Thuli Madonsela has done what no one else has been able to do before: hold Jacob Zuma responsible for his conduct and the failure of his government, writes Ranjeni Munusamy.
Durban - From the moment Public Protector Thuli Madonsela released her damning investigation report into the security upgrades at President Jacob Zuma’s private estate at Nkandla, one question has been asked consistently. What happens now? If the government and the ANC’s approach to Madonsela’s investigation and previous scandals that beset the Zuma administration are anything to go by, absolutely nothing.
Remember, this is the government under which 34 South Africans were mowed down by the police – and 19 months later, not a single person has been held responsible for the Marikana massacre. This is also a country where a state military facility was commandeered for personal use by wedding guests of the president’s friends.
Who is in jail for this? Nobody.
And 13 South African soldiers were killed in combat in a foreign country on a still unclear mission. Consequences? None whatsoever.
In a country where life is cheap and state resources are the trough from which the political elite and their friends feed, can we really expect serious consequences for some bending of the rules to ensure the president can live in luxury for the rest of his life? At a time when South Africa celebrates 20 years of democracy, how can we accept that it is all right for multiple state departments, cabinet members and officials to willingly violate the prescripts of good governance and waste public funds?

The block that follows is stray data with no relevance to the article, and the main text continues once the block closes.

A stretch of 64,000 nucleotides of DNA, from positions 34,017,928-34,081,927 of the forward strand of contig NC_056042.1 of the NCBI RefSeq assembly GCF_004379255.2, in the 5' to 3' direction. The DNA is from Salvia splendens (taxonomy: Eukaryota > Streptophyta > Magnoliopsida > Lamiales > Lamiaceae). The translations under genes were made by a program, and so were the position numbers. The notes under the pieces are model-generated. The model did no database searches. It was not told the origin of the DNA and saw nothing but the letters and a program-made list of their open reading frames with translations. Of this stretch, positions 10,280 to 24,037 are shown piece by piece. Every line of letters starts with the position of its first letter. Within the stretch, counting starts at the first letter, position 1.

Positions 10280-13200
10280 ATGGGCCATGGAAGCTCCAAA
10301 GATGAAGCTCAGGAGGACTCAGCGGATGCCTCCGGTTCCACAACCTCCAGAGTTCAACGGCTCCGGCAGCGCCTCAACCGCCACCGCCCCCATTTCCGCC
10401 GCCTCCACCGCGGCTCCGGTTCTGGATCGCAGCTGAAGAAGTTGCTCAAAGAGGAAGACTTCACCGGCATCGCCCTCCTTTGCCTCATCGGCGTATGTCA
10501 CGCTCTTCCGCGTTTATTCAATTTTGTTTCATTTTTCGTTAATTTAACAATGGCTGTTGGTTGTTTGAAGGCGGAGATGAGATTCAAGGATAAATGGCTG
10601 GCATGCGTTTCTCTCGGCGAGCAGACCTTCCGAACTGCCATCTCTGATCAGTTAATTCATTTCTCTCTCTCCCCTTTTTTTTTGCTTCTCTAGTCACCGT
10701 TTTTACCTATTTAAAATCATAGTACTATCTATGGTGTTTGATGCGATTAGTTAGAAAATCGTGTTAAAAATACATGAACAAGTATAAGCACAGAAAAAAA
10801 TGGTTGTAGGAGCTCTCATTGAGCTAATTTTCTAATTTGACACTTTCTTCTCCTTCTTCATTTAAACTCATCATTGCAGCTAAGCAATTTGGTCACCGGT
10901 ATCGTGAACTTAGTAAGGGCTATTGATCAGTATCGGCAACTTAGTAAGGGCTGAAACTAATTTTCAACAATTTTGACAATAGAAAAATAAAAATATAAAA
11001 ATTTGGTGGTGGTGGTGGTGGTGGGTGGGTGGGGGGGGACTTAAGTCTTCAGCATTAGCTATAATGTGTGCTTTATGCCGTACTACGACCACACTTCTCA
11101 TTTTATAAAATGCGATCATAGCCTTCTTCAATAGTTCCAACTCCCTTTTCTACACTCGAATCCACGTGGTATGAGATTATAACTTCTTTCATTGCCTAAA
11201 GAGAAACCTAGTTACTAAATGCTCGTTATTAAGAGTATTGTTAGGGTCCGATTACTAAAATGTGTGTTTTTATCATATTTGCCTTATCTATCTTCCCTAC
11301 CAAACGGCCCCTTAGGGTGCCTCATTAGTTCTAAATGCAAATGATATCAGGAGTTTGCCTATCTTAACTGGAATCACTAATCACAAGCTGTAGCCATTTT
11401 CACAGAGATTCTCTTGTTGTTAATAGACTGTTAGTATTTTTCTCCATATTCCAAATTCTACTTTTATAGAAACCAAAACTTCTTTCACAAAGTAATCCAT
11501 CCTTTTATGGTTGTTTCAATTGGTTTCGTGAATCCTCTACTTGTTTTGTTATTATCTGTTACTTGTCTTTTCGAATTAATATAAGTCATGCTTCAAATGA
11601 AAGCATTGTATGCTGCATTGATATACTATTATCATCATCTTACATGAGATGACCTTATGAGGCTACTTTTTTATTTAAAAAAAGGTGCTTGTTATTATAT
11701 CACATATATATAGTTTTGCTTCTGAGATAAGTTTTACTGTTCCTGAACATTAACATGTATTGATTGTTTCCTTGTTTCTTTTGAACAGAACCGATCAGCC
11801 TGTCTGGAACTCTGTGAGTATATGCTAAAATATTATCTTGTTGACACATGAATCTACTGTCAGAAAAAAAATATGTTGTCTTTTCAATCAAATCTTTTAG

Before Madonsela released her report, titled “Secure in Comfort”, we knew our country had serious problems – our economy is performing poorly, unemployment and poverty levels are too high, service delivery is breaking down, our police service has murderous tendencies, violence against women and children is intolerably high, moral decay has beset political leadership, corruption is chewing at the fabric of our society. Oh, and our national football team is a “bunch of losers”. Still, we kept going in the belief that our Mandela-ness, our special something that made us a miracle nation will get us by.
We cannot do that any longer.
Now we know too much.
We know President Zuma told Parliament his family had paid for the renovations at his home and the state only paid for security features.
“This was not true,” Madonsela found. “It is common cause that in the name of security, the government built for the president and his family… a visitors’ centre, cattle kraal and chicken run, swimming pool* and amphitheatre, among others.”
We know this was undue benefit and the public protector has recommended that Zuma pay back “a reasonable percentage” of these costs to the state.
In any country where there is accountable government, this is an impeachable offence. Madonsela has accepted Zuma’s explanation that his statement in Parliament was a “bona fide mistake”, as he had only considered his family dwellings. But she also states in the report: “It is my considered view that as the president tacitly accepted the implementation of all measures at his residence and has unduly benefited from the enormous capital investment from the non-security installations at his private residence, a reasonable part of the expenditure towards the installations… should be borne by him and his family.”
That is rather difficult to ignore.